Rolls-Royce’s bribery and corruption scandal has drawn in its departing auditor, KPMG, which has become the target of a probe by the UK accounting regulator.
The Financial Reporting Council said it has started an investigation into KPMG’s audits of Rolls-Royce’s earnings for 2010 through 2013, citing the engine maker’s deferred prosecution agreement over bribery and corruption allegations that was reached in January.
KPMG said it will co-operate “fully” with the probe, saying it is “confident in the quality of all the audit work” performed for Rolls-Royce.
The probe stemming from allegations of bribes paid to win tenders comes at an awkward time for the British manufacturer. The company yesterday hosted its annual shareholders meeting in Derby, England, as chief executive Warren East seeks to show progress made in cutting costs and streamlining operations.
Rolls-Royce yesterday said cashflow in the first half will be lower this year as it ramps up deliveries of its loss-making aircraft engines.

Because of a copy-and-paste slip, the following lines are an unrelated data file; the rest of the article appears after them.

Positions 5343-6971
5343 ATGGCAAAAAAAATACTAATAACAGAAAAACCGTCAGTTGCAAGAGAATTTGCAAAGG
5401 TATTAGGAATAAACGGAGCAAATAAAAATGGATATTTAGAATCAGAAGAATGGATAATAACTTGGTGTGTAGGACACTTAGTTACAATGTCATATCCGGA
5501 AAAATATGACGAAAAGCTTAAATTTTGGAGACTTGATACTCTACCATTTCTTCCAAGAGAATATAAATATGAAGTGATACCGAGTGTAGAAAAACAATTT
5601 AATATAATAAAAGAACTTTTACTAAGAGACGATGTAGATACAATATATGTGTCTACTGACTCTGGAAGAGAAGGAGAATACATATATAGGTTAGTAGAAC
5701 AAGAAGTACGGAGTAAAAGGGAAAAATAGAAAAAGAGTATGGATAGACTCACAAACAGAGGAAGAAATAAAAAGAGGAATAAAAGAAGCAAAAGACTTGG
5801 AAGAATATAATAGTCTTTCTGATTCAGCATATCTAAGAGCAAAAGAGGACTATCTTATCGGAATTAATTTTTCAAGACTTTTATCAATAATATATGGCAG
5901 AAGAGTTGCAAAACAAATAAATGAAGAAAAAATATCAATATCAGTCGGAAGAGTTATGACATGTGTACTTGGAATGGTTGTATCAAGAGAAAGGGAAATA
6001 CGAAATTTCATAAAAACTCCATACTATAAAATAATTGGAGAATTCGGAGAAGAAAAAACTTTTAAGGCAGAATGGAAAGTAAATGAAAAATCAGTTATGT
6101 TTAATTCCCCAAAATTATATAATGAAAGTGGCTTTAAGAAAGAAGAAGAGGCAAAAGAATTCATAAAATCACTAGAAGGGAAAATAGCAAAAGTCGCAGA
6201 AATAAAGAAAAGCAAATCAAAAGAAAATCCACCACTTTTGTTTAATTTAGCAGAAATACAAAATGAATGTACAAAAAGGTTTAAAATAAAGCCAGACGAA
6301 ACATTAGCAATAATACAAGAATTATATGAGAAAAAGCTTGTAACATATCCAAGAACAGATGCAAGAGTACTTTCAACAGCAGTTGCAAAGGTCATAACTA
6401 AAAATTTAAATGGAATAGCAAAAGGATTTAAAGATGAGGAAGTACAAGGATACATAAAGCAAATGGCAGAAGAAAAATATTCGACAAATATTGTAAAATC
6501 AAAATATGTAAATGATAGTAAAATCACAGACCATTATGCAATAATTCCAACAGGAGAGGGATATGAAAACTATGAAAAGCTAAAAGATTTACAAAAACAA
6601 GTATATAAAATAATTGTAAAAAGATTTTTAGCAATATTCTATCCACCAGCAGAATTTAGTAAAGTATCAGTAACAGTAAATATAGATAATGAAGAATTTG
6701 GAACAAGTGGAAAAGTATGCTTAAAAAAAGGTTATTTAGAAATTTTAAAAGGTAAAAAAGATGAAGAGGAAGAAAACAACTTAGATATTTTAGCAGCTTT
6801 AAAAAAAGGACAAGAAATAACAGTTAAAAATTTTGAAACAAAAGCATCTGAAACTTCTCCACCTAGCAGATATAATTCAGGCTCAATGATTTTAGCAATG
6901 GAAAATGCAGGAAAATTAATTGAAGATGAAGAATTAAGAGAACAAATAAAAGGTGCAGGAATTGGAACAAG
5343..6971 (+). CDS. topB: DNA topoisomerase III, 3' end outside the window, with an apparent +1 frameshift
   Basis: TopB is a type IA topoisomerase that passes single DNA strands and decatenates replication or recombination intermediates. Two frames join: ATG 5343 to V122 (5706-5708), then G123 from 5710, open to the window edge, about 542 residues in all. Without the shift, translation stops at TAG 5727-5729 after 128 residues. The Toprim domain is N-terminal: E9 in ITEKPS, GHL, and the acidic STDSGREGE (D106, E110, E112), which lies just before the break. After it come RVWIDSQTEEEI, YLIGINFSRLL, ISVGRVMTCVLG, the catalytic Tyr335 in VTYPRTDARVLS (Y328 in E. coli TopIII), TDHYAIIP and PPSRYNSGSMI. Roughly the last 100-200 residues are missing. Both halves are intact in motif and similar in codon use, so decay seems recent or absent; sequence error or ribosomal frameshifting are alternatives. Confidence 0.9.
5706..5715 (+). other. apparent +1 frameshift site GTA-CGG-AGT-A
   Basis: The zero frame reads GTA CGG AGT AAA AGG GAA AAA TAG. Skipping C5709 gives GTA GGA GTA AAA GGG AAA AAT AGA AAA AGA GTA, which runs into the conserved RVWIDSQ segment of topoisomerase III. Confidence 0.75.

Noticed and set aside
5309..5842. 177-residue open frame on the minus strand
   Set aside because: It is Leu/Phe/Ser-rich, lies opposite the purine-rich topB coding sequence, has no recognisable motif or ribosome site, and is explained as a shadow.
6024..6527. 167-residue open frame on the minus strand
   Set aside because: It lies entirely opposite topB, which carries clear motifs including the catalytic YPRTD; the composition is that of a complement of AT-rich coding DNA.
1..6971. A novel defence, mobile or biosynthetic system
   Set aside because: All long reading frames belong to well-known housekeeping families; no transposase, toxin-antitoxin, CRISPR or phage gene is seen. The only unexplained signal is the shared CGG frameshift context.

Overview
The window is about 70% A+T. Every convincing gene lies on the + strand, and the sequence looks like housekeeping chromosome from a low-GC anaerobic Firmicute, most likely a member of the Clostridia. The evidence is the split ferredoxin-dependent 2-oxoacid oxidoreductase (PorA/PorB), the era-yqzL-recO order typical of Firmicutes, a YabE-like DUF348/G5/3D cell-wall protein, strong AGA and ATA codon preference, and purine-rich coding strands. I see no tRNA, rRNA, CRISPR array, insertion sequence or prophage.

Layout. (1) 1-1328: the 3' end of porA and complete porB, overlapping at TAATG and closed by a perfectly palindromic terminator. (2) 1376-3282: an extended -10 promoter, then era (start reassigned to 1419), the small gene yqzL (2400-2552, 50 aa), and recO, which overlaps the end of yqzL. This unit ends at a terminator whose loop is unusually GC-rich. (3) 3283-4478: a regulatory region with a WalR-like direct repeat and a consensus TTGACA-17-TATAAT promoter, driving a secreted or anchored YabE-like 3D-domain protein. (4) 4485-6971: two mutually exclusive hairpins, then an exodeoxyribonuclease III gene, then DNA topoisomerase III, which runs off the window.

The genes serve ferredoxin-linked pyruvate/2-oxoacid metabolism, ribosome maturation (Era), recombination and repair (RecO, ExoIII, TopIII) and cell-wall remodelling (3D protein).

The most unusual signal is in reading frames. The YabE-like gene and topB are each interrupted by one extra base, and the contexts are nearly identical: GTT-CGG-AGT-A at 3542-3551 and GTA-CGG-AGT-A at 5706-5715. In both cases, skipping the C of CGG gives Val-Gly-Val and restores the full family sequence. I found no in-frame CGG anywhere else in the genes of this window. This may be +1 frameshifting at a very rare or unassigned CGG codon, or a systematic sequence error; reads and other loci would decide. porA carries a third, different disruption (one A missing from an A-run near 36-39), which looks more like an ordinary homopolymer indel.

The London-based company held onto an earnings outlook detailed in February but pleaded for patience, saying pre-tax profit, before financing costs, will be weighted to the second half similar to last year.
Free cashflow in the first half will also be lower than it was in 2016, as the ramp-up of engine deliveries and one-time charges eat into cash reserves.
“We have some important transformation initiatives underway and, while we have made good progress in our cost-cutting and efficiency programmes, more needs to be done,” said Mr East.
Rolls is on track to deliver incremental savings in 2017 of £80m to £110m (€94m to €130m). Full-year sales will benefit by about £400m and pre-tax profit by £50m from current exchange rates.
Bloomberg and Reuters
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